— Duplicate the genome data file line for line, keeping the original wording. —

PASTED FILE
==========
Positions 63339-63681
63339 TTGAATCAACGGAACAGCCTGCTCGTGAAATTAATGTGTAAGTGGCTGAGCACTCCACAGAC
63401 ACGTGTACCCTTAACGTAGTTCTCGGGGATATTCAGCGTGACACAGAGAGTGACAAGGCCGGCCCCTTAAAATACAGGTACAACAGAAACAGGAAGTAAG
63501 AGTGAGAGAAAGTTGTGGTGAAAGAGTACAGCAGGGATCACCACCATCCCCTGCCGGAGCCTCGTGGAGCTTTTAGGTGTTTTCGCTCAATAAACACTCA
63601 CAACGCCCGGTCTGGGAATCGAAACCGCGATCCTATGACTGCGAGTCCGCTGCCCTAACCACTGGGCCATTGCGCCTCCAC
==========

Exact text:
Positions 63339-63681
63339 TTGAATCAACGGAACAGCCTGCTCGTGAAATTAATGTGTAAGTGGCTGAGCACTCCACAGAC
63401 ACGTGTACCCTTAACGTAGTTCTCGGGGATATTCAGCGTGACACAGAGAGTGACAAGGCCGGCCCCTTAAAATACAGGTACAACAGAAACAGGAAGTAAG
63501 AGTGAGAGAAAGTTGTGGTGAAAGAGTACAGCAGGGATCACCACCATCCCCTGCCGGAGCCTCGTGGAGCTTTTAGGTGTTTTCGCTCAATAAACACTCA
63601 CAACGCCCGGTCTGGGAATCGAAACCGCGATCCTATGACTGCGAGTCCGCTGCCCTAACCACTGGGCCATTGCGCCTCCAC